Fossils - What is a Fossil?
The oldest fossils in the fossil record date from 3.5 billion years ago, however it wasn't until around 600 million years ago that complex, multi-cellular life began was first preserved in the fossil record.
There are two main types of fossils; body and trace. Body fossils include the remains of organisms that were once living (bones, shells, teeth, eggs, etc), while trace fossils are the signs that organisms were once present (footprints, tracks, burrow, coprolites). Trace fossils represent a data source that reflects animal behaviors, and they do not require the preservation of hard body parts. Many traces date from significantly earlier than the body fossils of the animals suspected to have made them.
Fossilization of an organism requires a unique set of circumstances so that it doesn’t just decay without a trace. These conditions include:
1. Rapid and permanent burial/entombment
2. Lack of oxygen that limits decay and scavenging.
3. Continued sediment accumulation
4. The absence of heat or compression which might destroy the fossil
Fossils are most often preserved within sediments that were deposited in water, such as wetlands, river basins, or the ocean.
Types of Fossilization
Permineralization or Petrification - After an organism is buried, minerals carried by water such as silica, calcite or pyrite replace the organic material in the fossil. Some common examples are most dinosaur bones, petrified wood, and many trilobite fossils. Permineralization can preserve even the most minute details including cell structure.
Molds and Casts - A mold fossil is when the organism decays leaving an impression in the rock called a mold. A cast is when that mold has been filled in with rock or minerals.
Carbonization - Carbonization is a process in which the more volatile substances of the organism (hydrogen, oxygen, nitrogen, etc) are removed, leaving behind the carbon. These fossils typically appear as a thin, dark film on the rock. This type of preservation is common among plant fossils.
Unaltered Preservation - The original material of the organism has not been changed to another substance. Very rare, and typically found in very recent fossils. Some examples include freezing (woolly mammoths in the permafrost), mummification, fossilization in amber.
Replacement and Recrystallization - Replacement occurs when the shell, bone or other tissue is replaced with another mineral. A shell is said to be recrystallized when the original skeletal compounds are still present but in a different crystal form, as from aragonite to calcite.
Authigenic Mineralisation - A very special form of cast and mold formation where a nodule is formed around the fossil by minerals such as siderite. In cases of rapid fosssilization, very fine details can be preserved. One example of this is ironstone nodules in the Mazon Creek fossil beds that contain amazingly details fossil plants and insects.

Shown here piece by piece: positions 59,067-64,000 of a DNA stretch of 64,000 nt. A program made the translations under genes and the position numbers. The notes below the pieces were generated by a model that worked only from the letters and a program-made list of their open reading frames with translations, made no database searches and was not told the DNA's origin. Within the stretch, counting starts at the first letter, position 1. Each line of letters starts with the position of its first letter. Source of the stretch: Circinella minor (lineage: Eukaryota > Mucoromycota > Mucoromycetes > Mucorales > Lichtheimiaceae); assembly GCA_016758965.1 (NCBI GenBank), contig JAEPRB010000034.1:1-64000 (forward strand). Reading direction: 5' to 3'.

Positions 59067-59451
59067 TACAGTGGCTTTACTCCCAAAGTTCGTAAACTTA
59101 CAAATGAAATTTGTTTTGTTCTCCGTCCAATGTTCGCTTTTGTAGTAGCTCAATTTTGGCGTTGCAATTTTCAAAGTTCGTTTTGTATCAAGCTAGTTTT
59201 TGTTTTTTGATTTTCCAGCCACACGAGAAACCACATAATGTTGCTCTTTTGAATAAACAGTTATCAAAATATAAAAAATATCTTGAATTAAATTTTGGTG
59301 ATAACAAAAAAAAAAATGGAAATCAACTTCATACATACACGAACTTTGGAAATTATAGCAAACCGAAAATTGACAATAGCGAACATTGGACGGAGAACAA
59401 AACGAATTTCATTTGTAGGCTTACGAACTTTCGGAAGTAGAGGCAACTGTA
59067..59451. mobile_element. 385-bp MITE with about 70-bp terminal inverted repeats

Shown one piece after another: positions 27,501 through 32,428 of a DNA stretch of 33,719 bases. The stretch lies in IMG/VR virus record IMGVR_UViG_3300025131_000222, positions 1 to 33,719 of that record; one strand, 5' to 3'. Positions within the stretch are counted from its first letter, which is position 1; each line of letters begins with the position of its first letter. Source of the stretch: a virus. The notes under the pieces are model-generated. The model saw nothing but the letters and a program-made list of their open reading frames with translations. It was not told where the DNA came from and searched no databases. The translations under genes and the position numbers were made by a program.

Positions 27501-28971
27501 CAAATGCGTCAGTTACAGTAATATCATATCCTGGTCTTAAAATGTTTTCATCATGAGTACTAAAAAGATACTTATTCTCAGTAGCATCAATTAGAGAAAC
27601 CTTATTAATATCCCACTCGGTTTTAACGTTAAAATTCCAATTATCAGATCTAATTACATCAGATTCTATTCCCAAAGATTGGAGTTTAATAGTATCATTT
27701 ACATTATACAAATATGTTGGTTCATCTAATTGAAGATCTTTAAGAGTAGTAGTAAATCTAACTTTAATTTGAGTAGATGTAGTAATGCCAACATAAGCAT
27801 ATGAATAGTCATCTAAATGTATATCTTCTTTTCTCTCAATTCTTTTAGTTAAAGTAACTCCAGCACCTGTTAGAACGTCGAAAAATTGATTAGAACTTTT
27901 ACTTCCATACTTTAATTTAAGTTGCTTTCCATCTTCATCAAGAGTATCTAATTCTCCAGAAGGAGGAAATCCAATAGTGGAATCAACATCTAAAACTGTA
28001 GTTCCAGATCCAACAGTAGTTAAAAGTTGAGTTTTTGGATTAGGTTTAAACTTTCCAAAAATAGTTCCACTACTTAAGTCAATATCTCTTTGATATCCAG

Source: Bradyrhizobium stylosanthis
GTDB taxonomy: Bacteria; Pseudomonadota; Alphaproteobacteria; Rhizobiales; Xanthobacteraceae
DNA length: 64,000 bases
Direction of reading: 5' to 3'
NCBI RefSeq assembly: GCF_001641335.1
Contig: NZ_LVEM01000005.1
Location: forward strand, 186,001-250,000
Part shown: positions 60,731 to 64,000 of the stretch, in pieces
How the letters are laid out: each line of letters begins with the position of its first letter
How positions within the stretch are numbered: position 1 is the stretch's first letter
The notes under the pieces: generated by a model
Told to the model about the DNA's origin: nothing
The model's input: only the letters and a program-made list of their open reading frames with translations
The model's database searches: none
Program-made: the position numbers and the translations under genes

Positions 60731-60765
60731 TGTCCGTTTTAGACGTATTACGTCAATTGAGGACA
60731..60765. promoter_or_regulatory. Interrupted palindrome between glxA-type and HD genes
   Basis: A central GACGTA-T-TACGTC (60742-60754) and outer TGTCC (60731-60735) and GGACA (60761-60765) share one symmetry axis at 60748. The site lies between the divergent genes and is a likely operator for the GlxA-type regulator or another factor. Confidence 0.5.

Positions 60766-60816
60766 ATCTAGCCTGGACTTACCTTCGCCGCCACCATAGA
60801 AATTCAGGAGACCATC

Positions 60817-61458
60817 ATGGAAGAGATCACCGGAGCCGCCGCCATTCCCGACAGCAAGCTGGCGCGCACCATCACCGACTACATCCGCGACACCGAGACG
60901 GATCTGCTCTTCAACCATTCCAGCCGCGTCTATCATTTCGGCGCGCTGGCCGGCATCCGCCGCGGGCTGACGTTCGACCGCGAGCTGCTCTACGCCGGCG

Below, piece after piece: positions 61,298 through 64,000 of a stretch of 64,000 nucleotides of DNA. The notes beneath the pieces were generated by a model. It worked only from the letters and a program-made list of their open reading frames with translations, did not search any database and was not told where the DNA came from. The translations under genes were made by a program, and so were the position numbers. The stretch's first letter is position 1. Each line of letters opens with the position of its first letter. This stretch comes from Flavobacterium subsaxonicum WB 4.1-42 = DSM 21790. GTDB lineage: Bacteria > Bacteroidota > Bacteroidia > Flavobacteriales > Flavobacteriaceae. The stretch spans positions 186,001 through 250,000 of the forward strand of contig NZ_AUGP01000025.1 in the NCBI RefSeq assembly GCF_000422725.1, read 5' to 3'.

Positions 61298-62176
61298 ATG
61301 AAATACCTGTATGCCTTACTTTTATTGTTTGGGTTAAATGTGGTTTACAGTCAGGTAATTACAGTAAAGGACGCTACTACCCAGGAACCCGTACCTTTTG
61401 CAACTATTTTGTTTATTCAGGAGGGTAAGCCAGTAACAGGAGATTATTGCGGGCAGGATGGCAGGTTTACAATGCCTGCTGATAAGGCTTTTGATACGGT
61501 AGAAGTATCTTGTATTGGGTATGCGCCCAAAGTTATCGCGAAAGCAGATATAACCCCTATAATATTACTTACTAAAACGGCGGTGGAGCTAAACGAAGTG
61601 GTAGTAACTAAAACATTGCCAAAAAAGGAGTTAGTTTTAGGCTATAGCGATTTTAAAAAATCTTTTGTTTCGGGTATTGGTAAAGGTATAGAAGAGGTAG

One common question that comes up is how is the age of a fossil determined? There are two main types of dating:
The majority of the time fossils are dated using relative dating techniques. Using relative dating the fossil is compared to something for which the age is already known. For example if you have a fossil trilobite and it was found in the Wheeler Formation which has been dated to approximately 507 million years old, you know the fossil in it is approximately 507 million years old.
Scientists use certain types of fossils referred to as index fossils to assist in relative dating via correlation. Index fossils are fossils that only occurred during a specific time frame. Typically commonly occurring fossils that had a widespread geographic distribution such as brachiopods, trilobites, and ammonites make the best index fossils. If the fossil you are trying to date occurs in the same layers as these index fossils, they can be used to narrow down the date, or date the rock formation.
Another principal used in relative dating that rock layers are deposited sequentially. If a layer of rock containing the fossil is higher up in the sequence that another layer, you know that layer much be younger in age. By combining these principals, relative dating techniques can usually be used to determine the approximate age of a fossil.
Absolute dating is used to determine a precise age of a fossil through radiometric methods. This uses radioactive minerals in the rocks and fossils almost like a geological clock.
The atoms in some chemical elements have different forms, called isotopes. These isotopes break down at a very consistent rate over time through radioactive decay. By measuring the ratio of the amount of the original isotope to the amount of the isotopes that it breaks down into an age can be determined.
While people are most familiar with carbon dating, carbon dating is rarely applicable to fossils. Carbon-14, the radioactive isotope of carbon used in carbon dating breaks down too fast. It can only be used to date fossils younger the 75,000 years. Potassium-40 on the other hand breaks down much slower and is common in rocks and minerals. It can often be used to date rocks and fossils up to several billion years old.